- The Hireling in the Munchkin card game. He can't help in combat normally, but he can carry around an extra big item for the player, and can use the siege engine in battle if you have it.
- Merlinus' entire point of existence in Fire Emblem 7 is to be your army's item caddy. He starts off as an immobile tent on the field where you can drop off or pick up items between your character and collective inventory. Later on, he gets an upgrade that allows him to freely move around the map.
- Strangely enough, in Fire Emblem: The Sacred Stones (FE8), the Item Caddy is combined with the heroine... as in, she apparently keeps an entire caravan in her pocket. So I guess that means it's averted, since she's a good fighter.
- The Laguz from Path of Radiance and Radiant Dawn are also Item Caddies in a way. The only items they can actually use are healing items (and special offensive "cards" in Radiant Dawn), while they use their transformations and natural abilities to contribute to the fight. They can use their item slots to carry backup weapons and items for other units, or to unload any treasures that your Beorc (human) characters pick up.
- In Dungeons and Dragons 3.5, the Eberron setting's Artificer class is all about this. They can craft items cheaply (and without knowing the spells normally required to do so), spend multiple uses of a charged item at once to increase its power, temporarily turn any item into a magic item, or change the effects of magic items. They also get some abilities for healing/damaging Constructs - the setting also introduces a Construct race who can treat parts of his body as magic items, meaning that these will see plenty of use. It's generally considered one of the most powerful classes in the game, if one of the most difficult to play.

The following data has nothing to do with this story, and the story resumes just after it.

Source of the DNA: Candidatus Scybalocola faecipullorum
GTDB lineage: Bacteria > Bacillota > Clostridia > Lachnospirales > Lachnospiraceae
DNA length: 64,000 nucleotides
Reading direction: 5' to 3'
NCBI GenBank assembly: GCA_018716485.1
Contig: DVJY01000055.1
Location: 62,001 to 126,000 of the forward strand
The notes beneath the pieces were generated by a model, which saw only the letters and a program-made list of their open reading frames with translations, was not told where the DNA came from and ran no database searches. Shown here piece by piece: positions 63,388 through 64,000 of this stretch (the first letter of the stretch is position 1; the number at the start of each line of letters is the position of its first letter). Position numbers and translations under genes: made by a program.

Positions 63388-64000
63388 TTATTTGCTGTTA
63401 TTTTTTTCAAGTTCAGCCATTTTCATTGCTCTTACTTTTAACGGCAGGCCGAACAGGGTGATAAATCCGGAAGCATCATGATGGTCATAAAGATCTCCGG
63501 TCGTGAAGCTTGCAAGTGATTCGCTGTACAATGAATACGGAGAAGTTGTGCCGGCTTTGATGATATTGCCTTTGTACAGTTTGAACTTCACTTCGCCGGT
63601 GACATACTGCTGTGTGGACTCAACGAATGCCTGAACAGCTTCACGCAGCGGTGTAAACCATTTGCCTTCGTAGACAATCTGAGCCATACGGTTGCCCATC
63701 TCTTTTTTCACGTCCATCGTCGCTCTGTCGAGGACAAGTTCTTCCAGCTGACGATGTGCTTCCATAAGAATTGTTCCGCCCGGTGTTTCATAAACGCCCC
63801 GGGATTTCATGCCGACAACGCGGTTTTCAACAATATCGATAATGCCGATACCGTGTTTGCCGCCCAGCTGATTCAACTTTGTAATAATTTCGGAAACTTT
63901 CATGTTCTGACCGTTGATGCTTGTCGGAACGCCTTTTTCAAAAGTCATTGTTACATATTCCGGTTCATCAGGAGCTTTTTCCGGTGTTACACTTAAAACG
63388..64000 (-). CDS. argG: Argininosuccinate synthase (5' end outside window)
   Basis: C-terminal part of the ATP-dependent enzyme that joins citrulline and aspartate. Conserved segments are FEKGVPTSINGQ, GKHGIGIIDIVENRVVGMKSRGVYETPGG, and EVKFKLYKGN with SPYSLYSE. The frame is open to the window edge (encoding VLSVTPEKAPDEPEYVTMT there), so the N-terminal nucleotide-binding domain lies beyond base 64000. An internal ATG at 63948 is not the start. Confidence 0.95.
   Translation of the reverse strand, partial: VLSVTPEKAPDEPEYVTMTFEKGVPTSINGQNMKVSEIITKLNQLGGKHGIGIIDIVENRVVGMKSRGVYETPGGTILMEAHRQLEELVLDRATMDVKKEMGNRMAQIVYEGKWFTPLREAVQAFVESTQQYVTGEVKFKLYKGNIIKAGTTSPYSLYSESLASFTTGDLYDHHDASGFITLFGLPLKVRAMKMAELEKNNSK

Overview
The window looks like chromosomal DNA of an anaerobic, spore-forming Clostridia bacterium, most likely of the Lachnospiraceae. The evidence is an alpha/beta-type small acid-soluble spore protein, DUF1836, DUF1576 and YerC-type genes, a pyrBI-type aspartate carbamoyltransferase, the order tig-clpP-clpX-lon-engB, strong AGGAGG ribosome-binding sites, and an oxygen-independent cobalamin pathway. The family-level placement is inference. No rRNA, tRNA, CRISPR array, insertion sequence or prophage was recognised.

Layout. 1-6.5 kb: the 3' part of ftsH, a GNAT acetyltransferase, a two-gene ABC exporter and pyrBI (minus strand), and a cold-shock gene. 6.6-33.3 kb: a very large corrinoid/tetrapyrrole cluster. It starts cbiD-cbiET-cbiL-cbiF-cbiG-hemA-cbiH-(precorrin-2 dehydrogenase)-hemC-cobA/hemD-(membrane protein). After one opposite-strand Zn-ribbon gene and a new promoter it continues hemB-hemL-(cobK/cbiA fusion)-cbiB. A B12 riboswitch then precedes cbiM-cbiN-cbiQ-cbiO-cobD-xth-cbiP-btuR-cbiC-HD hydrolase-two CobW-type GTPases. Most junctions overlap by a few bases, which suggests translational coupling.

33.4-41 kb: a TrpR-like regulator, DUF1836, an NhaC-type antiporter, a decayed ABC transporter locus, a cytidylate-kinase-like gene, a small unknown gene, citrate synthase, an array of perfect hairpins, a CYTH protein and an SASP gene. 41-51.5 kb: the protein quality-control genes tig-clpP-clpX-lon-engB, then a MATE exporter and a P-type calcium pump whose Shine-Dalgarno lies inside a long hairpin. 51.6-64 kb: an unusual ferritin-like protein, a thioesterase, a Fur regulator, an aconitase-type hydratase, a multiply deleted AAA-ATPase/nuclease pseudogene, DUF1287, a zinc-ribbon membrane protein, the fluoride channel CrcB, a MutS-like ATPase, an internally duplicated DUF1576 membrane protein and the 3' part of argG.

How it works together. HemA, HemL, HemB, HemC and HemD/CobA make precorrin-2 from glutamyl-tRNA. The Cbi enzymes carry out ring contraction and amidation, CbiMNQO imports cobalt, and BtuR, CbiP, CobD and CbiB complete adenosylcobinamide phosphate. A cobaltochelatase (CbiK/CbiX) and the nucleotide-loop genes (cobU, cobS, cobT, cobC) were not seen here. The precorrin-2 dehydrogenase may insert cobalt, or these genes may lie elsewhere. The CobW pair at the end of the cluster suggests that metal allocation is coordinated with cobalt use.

- Dawn of War 2 has the tactical marine squad lead by Tarkus. Compared to the other squads at your disposal, they are basically middle of the road units (until Tarkus gains the temporary invicibility ability virtually required to win anything on Primarch difficulty) but their main advantage is the huge number of accessory slots they possess. Thus Tarkus is usually the one toting the medkits, grenades and other sundry expendables in many missions.
- In Warhammer Fantasy Battles scrollcaddies are a common use of low level wizards who just walk around ready to dispell enemy spells.
- In Front Mission, any Wanzers dedicated to carrying items are these, particularly in 3 since no repair-type backpacks exist at that game. In 4, the Resistance Army in Darril's storyline also features one item-carrying "medic" that some stages provide you with.